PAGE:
Research Article: The trypanocidal benzoxaborole AN7973 inhibits trypanosome mRNA processing

Date Published: September 25, 2018

Publisher: Public Library of Science

Author(s): Daniela Begolo, Isabel M. Vincent, Federica Giordani, Ina Pöhner, Michael J. Witty, Timothy G. Rowan, Zakaria Bengaly, Kirsten Gillingwater, Yvonne Freund, Rebecca C. Wade, Michael P. Barrett, Christine Clayton, Margaret A. Phillips.

http://doi.org/10.1371/journal.ppat.1007315

Abstract

Kinetoplastid parasites—trypanosomes and leishmanias—infect millions of humans and cause economically devastating diseases of livestock, and the few existing drugs have serious deficiencies. Benzoxaborole-based compounds are very promising potential novel anti-trypanosomal therapies, with candidates already in human and animal clinical trials. We investigated the mechanism of action of several benzoxaboroles, including AN7973, an early candidate for veterinary trypanosomosis. In all kinetoplastids, transcription is polycistronic. Individual mRNA 5′-ends are created by trans splicing of a short leader sequence, with coupled polyadenylation of the preceding mRNA. Treatment of Trypanosoma brucei with AN7973 inhibited trans splicing within 1h, as judged by loss of the Y-structure splicing intermediate, reduced levels of mRNA, and accumulation of peri-nuclear granules. Methylation of the spliced leader precursor RNA was not affected, but more prolonged AN7973 treatment caused an increase in S-adenosyl methionine and methylated lysine. Together, the results indicate that mRNA processing is a primary target of AN7973. Polyadenylation is required for kinetoplastid trans splicing, and the EC50 for AN7973 in T. brucei was increased three-fold by over-expression of the T. brucei cleavage and polyadenylation factor CPSF3, identifying CPSF3 as a potential molecular target. Molecular modeling results suggested that inhibition of CPSF3 by AN7973 is feasible. Our results thus chemically validate mRNA processing as a viable drug target in trypanosomes. Several other benzoxaboroles showed metabolomic and splicing effects that were similar to those of AN7973, identifying splicing inhibition as a common mode of action and suggesting that it might be linked to subsequent changes in methylated metabolites. Granule formation, splicing inhibition and resistance after CPSF3 expression did not, however, always correlate and prolonged selection of trypanosomes in AN7973 resulted in only 1.5-fold resistance. It is therefore possible that the modes of action of oxaboroles that target trypanosome mRNA processing might extend beyond CPSF3 inhibition.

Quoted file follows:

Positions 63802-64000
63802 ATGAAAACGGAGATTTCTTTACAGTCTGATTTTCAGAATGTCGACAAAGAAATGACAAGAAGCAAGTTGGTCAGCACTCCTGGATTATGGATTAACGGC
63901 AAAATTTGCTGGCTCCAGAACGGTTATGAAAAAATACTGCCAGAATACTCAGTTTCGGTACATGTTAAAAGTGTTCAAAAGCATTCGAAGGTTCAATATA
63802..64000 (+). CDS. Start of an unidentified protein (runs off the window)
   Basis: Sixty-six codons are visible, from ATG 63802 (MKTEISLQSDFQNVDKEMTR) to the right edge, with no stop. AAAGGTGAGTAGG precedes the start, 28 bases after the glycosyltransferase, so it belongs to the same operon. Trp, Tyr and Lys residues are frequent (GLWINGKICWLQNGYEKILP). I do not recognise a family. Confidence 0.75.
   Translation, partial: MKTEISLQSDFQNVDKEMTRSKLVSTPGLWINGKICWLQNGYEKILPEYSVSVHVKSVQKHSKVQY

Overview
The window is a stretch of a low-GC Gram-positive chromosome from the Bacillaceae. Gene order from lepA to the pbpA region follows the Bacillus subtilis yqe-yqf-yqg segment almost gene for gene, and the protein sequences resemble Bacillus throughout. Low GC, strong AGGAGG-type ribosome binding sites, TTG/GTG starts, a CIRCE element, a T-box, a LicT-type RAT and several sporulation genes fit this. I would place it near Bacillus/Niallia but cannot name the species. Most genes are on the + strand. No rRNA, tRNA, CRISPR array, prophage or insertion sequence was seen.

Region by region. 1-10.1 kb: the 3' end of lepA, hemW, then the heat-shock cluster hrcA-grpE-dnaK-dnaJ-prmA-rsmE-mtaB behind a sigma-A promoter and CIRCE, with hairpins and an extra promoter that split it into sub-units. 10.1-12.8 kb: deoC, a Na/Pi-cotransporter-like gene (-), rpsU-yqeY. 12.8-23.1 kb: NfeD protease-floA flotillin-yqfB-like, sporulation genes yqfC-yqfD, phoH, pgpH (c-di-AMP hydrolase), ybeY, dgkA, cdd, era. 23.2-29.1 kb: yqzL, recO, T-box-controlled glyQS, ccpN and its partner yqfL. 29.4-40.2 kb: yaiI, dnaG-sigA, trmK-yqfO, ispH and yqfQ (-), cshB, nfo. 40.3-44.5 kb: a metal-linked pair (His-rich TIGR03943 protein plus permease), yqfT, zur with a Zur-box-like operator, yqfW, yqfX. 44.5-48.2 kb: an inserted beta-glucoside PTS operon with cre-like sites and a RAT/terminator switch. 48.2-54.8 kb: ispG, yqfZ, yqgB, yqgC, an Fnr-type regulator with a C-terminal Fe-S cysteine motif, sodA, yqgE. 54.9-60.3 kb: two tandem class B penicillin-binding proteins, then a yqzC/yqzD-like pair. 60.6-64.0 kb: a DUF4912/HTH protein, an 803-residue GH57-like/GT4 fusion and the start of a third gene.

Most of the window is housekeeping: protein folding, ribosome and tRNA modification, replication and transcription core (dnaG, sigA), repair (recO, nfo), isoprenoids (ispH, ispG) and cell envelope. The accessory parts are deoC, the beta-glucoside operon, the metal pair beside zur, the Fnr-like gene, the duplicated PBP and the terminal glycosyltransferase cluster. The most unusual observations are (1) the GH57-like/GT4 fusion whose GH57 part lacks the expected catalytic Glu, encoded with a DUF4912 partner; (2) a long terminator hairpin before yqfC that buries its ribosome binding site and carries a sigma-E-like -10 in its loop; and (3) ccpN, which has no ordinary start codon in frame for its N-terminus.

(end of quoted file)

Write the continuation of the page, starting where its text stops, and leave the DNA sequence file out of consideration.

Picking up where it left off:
Partial Text

Kinetoplastid protists cause severe human diseases affecting millions of people. Trypanosoma cruzi causes Chagas disease in South America, and various Leishmania species cause a spectrum of diseases throughout the tropics. Salivarian trypanosomes, the subject of this study, cause sleeping sickness in humans and economically important diseases in cattle, horses and camels [1–3]. Approximately 70 million people, living in sub- Saharan Africa, are estimated to be at risk of contracting human African trypanosomosis, which is caused by Trypanosoma brucei subspecies [4, 5]. As a result of sustained international activities to control the disease [4–6], less than 3000 cases were reported in 2016 (http://www.who.int/trypanosomiasis_african/en/). Trypanosomosis in cattle, caused by infection with Trypanosoma congolense, Trypanosoma vivax and, to a lesser extent, T. brucei, is in contrast a major problem, with wide-reaching effects on human well-being: cattle are used not only as a source of milk and meat, but also for traction. Elimination of cattle trypanosomosis could create economic benefits estimated at nearly 2.5 billion US$ per year [2]. Within Africa, trypanosomosis is transmitted by tsetse flies, but outside Africa, variants of T. brucei are transmitted venereally or by biting flies, and T. vivax can also be transmitted non cyclically by non-tsetse biting flies with massive economic losses affecting draught and milk animals from Argentina to the Philippines [7].

Benzoxaboroles are important drug candidates for both human and ruminant African trypanosomosis. Our results show that AN7973 inhibits mRNA processing in trypanosomes. Expression of additional CPSF3 increased the EC50 of AN7973, suggesting that AN7973 can bind to CPSF3. These results suggest that mRNA processing is an important target of AN7973, which might operate through CPSF3 inhibition. AN7973 also caused metabolite changes indicative of disturbed methylation, similar to those observed for acoziborole.

 

Source:

http://doi.org/10.1371/journal.ppat.1007315